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Could international compulsory licensing reconcile tiered pricing of pharmaceuticals with the right to health?

Overview of attention for article published in BMC International Health and Human Rights, December 2014
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  • Good Attention Score compared to outputs of the same age (76th percentile)
  • Average Attention Score compared to outputs of the same age and source

Mentioned by

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8 tweeters

Citations

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7 Dimensions

Readers on

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61 Mendeley
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Title
Could international compulsory licensing reconcile tiered pricing of pharmaceuticals with the right to health?
Published in
BMC International Health and Human Rights, December 2014
DOI 10.1186/s12914-014-0037-4
Pubmed ID
Authors

Gorik Ooms, Lisa Forman, Owain D Williams, Peter S Hill

Abstract

BackgroundThe heads of the Global Fund and the GAVI Alliance have recently promoted the idea of an international tiered pricing framework for medicines, despite objections from civil society groups who fear that this would reduce the leeway for compulsory licenses and generic competition. This paper explores the extent to which an international tiered pricing framework and the present leeway for compulsory licensing can be reconciled, using the perspective of the right to health as defined in international human rights law.DiscussionWe explore the practical feasibility of an international tiered pricing and compulsory licensing framework governed by the World Health Organization. We use two simple benchmarks to compare the relative affordability of medicines for governments ¿ average income and burden of disease ¿ to illustrate how voluntary tiered pricing practice fails to make medicines affordable enough for low and middle income countries (if compared with the financial burden of the same medicines for high income countries), and when and where international compulsory licenses should be issued in order to allow governments to comply with their obligations to realize the right to health.SummaryAn international tiered pricing and compulsory licensing framework based on average income and burden of disease could ease the tension between governments¿ human rights obligation to provide medicines and governments¿ trade obligation to comply with the Agreement on Trade-Related Aspects of Intellectual Property Rights.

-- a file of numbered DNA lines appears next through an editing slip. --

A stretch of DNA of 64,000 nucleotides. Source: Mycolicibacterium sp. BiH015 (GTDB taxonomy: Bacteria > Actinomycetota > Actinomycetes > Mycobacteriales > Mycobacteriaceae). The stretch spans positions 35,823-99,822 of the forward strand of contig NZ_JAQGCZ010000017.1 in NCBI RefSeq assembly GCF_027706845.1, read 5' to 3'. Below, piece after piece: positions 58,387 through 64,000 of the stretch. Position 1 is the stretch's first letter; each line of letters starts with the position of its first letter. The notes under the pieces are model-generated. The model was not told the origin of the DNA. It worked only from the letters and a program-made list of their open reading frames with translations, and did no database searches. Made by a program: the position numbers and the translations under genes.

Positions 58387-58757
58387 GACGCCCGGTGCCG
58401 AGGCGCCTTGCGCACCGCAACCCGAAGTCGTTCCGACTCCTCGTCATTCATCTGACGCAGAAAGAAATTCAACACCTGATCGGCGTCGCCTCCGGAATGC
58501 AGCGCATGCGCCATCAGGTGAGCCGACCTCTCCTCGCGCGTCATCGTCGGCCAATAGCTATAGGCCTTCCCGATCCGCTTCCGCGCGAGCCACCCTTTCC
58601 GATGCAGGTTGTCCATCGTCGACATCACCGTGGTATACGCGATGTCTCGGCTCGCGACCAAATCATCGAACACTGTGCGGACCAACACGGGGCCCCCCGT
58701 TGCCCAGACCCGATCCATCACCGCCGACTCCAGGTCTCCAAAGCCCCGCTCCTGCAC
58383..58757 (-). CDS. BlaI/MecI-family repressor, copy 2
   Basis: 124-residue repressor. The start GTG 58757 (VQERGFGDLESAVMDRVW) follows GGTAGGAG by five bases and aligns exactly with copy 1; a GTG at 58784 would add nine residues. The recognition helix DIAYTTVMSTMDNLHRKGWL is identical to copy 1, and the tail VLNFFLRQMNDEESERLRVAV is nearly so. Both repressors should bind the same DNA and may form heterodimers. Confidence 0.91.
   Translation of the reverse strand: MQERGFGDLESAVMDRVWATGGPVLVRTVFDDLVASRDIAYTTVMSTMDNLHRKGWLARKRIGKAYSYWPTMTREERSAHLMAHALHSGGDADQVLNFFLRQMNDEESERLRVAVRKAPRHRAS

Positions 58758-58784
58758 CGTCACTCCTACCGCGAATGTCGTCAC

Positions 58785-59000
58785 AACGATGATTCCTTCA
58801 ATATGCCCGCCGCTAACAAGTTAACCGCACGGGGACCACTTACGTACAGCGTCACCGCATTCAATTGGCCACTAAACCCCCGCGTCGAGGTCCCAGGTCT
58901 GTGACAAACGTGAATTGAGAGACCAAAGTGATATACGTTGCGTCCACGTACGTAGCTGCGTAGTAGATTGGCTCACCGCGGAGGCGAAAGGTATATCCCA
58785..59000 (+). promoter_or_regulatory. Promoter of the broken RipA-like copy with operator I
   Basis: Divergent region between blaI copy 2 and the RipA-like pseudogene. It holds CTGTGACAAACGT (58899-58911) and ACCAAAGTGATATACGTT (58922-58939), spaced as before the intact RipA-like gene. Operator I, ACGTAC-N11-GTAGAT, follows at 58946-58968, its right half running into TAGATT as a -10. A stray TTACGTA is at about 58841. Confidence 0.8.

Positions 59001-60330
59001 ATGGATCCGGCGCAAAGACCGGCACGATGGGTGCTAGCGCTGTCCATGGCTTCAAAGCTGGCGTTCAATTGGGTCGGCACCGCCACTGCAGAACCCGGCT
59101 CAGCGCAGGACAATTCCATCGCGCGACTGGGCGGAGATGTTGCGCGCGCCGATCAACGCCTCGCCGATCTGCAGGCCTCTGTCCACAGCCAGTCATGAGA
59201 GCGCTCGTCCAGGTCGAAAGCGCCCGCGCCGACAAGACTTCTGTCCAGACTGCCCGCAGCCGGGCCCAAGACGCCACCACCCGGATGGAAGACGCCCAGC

Twitter Demographics

The data shown below were collected from the profiles of 8 tweeters who shared this research output. Click here to find out more about how the information was compiled.

Mendeley readers

The data shown below were compiled from readership statistics for 61 Mendeley readers of this research output. Click here to see the associated Mendeley record.

Geographical breakdown

Country Count As %
United States 1 2%
Unknown 60 98%

Demographic breakdown

Readers by professional status Count As %
Researcher 13 21%
Student > Master 12 20%
Student > Bachelor 5 8%
Professor 4 7%
Student > Ph. D. Student 4 7%
Other 9 15%
Unknown 14 23%
Readers by discipline Count As %
Social Sciences 10 16%
Medicine and Dentistry 8 13%
Pharmacology, Toxicology and Pharmaceutical Science 7 11%
Agricultural and Biological Sciences 5 8%
Economics, Econometrics and Finance 4 7%
Other 14 23%
Unknown 13 21%

Attention Score in Context

This research output has an Altmetric Attention Score of 5. This is our high-level measure of the quality and quantity of online attention that it has received. This Attention Score, as well as the ranking and number of research outputs shown below, was calculated when the research output was last mentioned on 28 July 2017.
All research outputs
#4,463,250
of 17,053,340 outputs
Outputs from BMC International Health and Human Rights
#195
of 394 outputs
Outputs of similar age
#72,593
of 311,952 outputs
Outputs of similar age from BMC International Health and Human Rights
#21
of 34 outputs
Altmetric has tracked 17,053,340 research outputs across all sources so far. This one has received more attention than most of these and is in the 73rd percentile.
So far Altmetric has tracked 394 research outputs from this source. They typically receive a little more attention than average, with a mean Attention Score of 7.3. This one has gotten more attention than average, scoring higher than 50% of its peers.
Older research outputs will score higher simply because they've had more time to accumulate mentions. To account for age we can compare this Altmetric Attention Score to the 311,952 tracked outputs that were published within six weeks on either side of this one in any source. This one has done well, scoring higher than 76% of its contemporaries.
We're also able to compare this research output to 34 others from the same source and published within six weeks on either side of this one. This one is in the 41st percentile – i.e., 41% of its contemporaries scored the same or lower than it.